will not do." Bell Atlantic Corp. v. Twombly, 550 U.S. 544, 555 (2007) (citations and quotations omitted). Plaintiff's factual allegations must be sufficient "to raise a right to relief above the speculative level." Id. To survive, a complaint must contain enough facts, when, accepted as true, "state a claim to relief that is plausible on its face." Id. at 570. Where a complaint pleads facts that are "merely consistent with" a defendant's liability, it "stops short of the line between possibility and plausibility of `entitlement to relief.' " Ashcroft v. Iqbal, 129 S. Ct. 1937, 1949 (2009) (citation omitted). III. DISCUSSION Defendant Des Plaines Board argues that it is not a suable entity for purposes of Plaintiff's constitutional claims, and that Plaintiff's only cause of action is in administrative review. Aside from this limited cause of action, the Des Plaines Board states that it is not a separate suable legal entity. Defendant states that because Illinois' Administrative Review Law applies to its decision to terminate Plaintiff, no other "statutory, equitable or common law mode of review" of its decision can be applied. 735 ILL. COMP. STAT. 5/3-102 (2002). Illinois Administrative Review Law ("ARL") applies to and governs "every action to review judicially a final decision of any administrative agency." 735 § 5/3-102. Neither party disputes that the Des Plaines Board is a statutorily created administrative board under Illinois law that is subject to ARL. When ARL is applicable no "other statutory, equitable or common law mode of review of decisions of administrative agencies" shall be employed. Id. Plaintiff does not dispute the fact that ARL applies to the Des Plaines Board's decision and in fact seeks administrative review of the decision in Count V of his Second Amended Complaint. The ARL grants the reviewing court the power to "affirm or reverse the [agency] decision in whole or in 3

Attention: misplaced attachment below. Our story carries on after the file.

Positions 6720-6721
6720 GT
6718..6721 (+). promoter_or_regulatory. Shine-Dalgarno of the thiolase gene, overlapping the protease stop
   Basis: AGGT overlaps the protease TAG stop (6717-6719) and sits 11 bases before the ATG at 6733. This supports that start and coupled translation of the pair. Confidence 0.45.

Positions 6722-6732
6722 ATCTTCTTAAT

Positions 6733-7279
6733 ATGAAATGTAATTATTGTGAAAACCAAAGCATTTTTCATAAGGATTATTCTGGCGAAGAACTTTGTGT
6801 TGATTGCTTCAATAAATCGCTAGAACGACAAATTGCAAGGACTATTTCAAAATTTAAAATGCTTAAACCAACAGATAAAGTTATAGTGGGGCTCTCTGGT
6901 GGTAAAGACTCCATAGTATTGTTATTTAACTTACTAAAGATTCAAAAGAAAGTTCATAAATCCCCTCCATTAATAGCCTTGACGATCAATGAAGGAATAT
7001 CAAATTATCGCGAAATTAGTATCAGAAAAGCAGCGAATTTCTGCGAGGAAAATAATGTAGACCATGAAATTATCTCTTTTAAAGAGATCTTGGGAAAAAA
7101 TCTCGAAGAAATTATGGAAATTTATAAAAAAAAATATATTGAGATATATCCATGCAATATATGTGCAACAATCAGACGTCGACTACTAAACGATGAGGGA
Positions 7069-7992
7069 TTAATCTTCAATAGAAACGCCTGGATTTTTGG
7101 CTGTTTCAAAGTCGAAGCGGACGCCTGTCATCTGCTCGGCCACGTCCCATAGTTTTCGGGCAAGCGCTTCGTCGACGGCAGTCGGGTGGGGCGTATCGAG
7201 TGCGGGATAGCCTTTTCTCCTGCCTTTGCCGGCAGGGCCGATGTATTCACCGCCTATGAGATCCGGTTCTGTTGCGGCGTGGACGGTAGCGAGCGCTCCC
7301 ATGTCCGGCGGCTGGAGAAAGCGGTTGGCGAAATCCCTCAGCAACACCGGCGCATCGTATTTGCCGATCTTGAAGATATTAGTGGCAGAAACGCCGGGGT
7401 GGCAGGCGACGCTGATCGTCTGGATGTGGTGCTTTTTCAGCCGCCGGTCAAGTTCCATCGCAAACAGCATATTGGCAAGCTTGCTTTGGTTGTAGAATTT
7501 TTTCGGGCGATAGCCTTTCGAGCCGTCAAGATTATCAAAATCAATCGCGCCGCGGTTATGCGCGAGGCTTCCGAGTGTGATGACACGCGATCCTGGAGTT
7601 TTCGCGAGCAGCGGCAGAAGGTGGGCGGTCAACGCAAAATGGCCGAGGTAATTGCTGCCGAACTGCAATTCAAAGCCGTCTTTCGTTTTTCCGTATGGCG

part." 735 ILL. COMP. STAT 5/3-111(a)(4) (2008). ARL does not explicitly provide for the recovery of monetary damages for a wrongful decision made by an administrative agency. Id. It is well-established in Illinois that a police department is not a suable entity, even regarding claims arising under § 1983. See Best v. City of Portland, 554 F.3d 698, 698 n* (7th Cir. 2009); Chan v. Wodnicki, 123 F.3d 1005, 1007 (7th Cir. 1997). Defendant argues that the Des Plaines Board is an extension of the police department and similarly is not a suable entity. Plaintiff does not dispute Defendant's assertion that a police department is not a suable entity, but instead considers this argument and law irrelevant to this case. Furthermore, he states that the cases cited by Defendant to support this argument are distinguishable because they deal with the Chicago Police Department and Chicago Police Board. Plaintiff asserts that the Des Plaines Board operates independently from the Des Plaines Police Department and is therefore a suable entity. Plaintiff fails, however, to support this assertion with either facts or case law. Defendant argues that it is a mere extension of the police department and not an independent body. Accordingly, like the police department, it is not a suable entity. To support this contention, Defendant cites to Moore v. Martin, No. 89 c 7473, 1990 WL 37767 (N.D. Ill. March 15, 1990), Moore v. City of Chicago, No. 97 c 2170, 1998 WL 160891 (N.D. Ill March 31, 1998) and Caliendo v. Rodriguez, No. 94 c 4602, 1994 WL 659183 (N.D. Ill. Nov. 18, 1994). In Caliendo and City of Chicago the court found that the Chicago Police Department and the Police Board were not suable entities. Caliendo, 1994 WL 659183 at n1; City of Chicago, 1998 WL 160891 at *6. In Martin, the court explained that "as organizational divisions of the City" the Chicago Police Department and the Police Board of the City of Chicago did not enjoy a legal existence independent of the City, and were therefore dismissed from the case. Martin, 1990 WL 4